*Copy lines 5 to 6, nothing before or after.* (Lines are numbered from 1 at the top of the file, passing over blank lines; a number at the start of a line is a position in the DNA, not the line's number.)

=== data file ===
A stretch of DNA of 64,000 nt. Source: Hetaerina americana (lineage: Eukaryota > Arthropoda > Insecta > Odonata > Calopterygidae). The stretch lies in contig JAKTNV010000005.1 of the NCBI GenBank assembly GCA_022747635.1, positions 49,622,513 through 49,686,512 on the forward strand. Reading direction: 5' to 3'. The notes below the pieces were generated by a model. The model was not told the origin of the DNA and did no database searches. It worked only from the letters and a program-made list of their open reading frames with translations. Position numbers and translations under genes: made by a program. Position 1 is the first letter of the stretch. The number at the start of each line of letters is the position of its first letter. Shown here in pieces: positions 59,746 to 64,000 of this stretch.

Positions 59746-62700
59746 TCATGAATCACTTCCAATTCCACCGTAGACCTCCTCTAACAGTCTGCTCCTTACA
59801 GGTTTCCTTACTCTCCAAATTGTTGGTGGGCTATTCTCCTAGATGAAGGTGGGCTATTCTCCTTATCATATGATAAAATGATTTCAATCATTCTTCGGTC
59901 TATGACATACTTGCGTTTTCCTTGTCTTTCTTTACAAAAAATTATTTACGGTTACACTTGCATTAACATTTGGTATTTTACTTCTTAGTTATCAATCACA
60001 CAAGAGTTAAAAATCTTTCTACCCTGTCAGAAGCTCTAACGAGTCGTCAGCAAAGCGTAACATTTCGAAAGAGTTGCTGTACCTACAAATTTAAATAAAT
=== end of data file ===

59901 TATGACATACTTGCGTTTTCCTTGTCTTTCTTTACAAAAAATTATTTACGGTTACACTTGCATTAACATTTGGTATTTTACTTCTTAGTTATCAATCACA
60001 CAAGAGTTAAAAATCTTTCTACCCTGTCAGAAGCTCTAACGAGTCGTCAGCAAAGCGTAACATTTCGAAAGAGTTGCTGTACCTACAAATTTAAATAAAT